/ 31 July 2023

Young people fighting against gender-based violence

Gender-based violence is not a women’s-only issue nor is it an only-male problem. It is a human issue, a societal issue, a national issue. Photo: Marco Longari/AFP

The national youth crime prevention committee, established last year, has reported a positive shift in South Africa’s fight against Gender-based Violence and Femicide (GBVF).

“The first shift was that policing does not have to be responsive as far as crime is concerned. This fundamental shift [contributed] to many active policing programmes where the community, victims [and] offenders are consulted in different forums to talk about crime,” said Sipho Rataza, the committee’s national spokesperson.

Rataza added that socio-economic factors have contributed to an increase in crime.

This has led to the police outlining an integrated youth crime prevention strategy, which focuses on the policing needs of young people and the interventions if crimes are committed.

“The … strategy also seeks to effectively and efficiently coordinate youth crime prevention initiatives,” said Rataza.

The Government Communication and Information System (GCIS), in partnership with Agape Youth Movement, joined by the conveners of Pillar 2, of the National Strategic Plan for the End Gender-Based Violence and Femicide, hosted a webinar on the role of young people in preventing such crimes.

“The webinar aims to educate the youth about the role they can play as future leaders of communities in preventing GBVF,” says the GCIS.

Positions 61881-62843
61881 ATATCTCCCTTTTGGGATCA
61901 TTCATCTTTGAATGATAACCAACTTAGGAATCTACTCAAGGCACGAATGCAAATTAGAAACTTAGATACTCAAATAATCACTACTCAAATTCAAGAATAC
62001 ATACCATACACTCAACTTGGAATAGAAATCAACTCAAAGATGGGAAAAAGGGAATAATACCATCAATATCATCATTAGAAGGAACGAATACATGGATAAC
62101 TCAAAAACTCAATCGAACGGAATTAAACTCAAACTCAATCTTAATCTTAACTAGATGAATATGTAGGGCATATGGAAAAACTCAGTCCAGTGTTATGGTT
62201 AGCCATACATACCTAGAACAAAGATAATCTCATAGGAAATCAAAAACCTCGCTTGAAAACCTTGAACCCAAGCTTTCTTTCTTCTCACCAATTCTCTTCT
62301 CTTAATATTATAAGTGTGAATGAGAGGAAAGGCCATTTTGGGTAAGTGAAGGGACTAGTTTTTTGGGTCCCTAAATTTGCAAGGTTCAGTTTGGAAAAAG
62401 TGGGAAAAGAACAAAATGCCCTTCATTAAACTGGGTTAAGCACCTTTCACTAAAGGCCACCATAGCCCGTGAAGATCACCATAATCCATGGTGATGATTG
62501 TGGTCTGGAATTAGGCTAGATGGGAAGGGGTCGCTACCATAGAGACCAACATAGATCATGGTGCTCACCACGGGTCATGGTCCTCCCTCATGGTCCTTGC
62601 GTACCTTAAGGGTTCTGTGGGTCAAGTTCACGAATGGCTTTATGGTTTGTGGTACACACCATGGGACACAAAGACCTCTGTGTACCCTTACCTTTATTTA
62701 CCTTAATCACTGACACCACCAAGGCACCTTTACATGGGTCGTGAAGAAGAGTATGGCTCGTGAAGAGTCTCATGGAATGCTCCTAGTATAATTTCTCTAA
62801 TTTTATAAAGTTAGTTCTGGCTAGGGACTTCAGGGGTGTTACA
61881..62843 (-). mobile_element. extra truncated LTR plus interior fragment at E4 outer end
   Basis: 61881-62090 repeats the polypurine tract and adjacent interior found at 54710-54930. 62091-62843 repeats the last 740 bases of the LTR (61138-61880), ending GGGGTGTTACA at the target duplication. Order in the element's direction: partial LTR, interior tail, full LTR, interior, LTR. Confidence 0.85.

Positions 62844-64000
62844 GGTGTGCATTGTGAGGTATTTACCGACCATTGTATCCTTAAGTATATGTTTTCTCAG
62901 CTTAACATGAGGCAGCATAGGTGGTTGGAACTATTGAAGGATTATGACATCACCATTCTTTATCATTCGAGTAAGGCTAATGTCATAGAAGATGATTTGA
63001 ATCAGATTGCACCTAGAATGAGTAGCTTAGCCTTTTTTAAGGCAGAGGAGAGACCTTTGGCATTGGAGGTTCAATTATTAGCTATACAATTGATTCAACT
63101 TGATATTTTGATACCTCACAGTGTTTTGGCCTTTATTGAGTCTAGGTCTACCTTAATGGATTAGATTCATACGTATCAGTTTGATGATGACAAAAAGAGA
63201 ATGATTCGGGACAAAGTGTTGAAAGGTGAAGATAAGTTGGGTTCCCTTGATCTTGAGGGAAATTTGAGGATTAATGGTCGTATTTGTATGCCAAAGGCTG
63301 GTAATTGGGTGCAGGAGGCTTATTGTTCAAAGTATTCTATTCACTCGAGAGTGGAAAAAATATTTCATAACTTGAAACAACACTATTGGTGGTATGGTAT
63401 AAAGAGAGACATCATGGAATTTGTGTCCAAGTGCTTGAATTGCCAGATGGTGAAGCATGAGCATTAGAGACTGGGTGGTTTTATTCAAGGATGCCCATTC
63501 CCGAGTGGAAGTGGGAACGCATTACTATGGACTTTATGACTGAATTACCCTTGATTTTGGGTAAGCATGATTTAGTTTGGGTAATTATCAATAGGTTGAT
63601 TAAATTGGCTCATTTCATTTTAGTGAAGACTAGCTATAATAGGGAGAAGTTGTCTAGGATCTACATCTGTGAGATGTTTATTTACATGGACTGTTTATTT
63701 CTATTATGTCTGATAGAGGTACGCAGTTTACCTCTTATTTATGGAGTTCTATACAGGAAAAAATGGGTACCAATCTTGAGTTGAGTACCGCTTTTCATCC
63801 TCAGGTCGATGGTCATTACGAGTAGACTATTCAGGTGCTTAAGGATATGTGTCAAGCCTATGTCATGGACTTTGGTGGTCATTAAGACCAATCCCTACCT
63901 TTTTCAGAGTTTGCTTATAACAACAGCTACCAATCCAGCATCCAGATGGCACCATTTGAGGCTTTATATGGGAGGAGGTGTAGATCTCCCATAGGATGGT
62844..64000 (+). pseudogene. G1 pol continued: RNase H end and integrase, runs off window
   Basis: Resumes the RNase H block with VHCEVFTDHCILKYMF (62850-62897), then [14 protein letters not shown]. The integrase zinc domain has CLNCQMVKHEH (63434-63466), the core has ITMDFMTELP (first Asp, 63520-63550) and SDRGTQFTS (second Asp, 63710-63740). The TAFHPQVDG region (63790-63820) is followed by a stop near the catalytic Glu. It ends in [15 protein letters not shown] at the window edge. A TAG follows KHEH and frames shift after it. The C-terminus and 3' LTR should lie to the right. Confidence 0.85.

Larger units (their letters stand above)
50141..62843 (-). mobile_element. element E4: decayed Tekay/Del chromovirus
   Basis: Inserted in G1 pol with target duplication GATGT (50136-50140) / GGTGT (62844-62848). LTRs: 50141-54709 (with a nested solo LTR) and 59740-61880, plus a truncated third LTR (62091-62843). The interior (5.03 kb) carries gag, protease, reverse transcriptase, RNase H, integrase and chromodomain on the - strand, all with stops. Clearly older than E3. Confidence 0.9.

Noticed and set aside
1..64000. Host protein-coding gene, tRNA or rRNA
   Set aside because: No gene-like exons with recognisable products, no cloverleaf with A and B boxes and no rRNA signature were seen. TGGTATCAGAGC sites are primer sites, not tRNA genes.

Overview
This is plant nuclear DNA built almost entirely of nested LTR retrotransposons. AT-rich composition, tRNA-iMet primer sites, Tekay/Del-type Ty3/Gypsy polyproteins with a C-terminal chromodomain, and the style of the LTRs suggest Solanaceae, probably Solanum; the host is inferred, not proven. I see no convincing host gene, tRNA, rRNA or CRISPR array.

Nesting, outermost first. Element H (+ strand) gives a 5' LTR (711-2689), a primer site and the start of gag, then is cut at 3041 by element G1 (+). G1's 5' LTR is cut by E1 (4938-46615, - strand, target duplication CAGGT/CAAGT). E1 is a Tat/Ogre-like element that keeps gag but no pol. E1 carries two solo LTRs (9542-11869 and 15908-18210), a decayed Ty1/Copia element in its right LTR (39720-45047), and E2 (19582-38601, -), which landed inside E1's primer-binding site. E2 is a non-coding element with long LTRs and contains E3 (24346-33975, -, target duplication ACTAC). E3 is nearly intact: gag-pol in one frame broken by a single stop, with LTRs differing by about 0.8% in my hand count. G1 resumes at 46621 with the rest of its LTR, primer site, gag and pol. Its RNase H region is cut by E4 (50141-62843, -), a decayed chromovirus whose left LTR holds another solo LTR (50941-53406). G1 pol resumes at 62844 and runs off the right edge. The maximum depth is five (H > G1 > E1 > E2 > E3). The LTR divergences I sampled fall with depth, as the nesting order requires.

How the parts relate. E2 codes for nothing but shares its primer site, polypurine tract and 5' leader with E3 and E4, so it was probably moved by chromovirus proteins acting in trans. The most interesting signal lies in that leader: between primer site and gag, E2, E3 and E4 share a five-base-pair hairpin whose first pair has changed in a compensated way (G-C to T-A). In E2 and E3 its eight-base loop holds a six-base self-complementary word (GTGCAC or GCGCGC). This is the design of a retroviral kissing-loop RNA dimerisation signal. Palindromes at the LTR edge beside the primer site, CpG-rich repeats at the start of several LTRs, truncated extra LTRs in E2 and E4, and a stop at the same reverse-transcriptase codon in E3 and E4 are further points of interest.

The latest crime statistics of the first three months of 2023, show that 1 0512 women were raped, 1 485 attempted murders of women were reported, 969 women were killed, and more than15 000 women reported cases of assault.

“Women of this country continue to be stalked by violence, mainly at the hands of men. A double-digit percentage increase of 21.5% was recorded in attempted murder figures for the 4th Quarter,” said Police Minister Bheki Cele in May, when he released the crime statistics reported from 1 January to 31 March 2023.

Meanwhile, Agape Youth Movement said: “We are attempting to build a human capital of Africa’s nearly one billion youth by empowering them to be responsible [and] actively engage citizens [into] driving sustainable development,” said Matsetsebale Tleane, Agape’s managing director.

These school-based initiatives have included various programmes to encourage safer school environments and support GBVF initiatives by learners.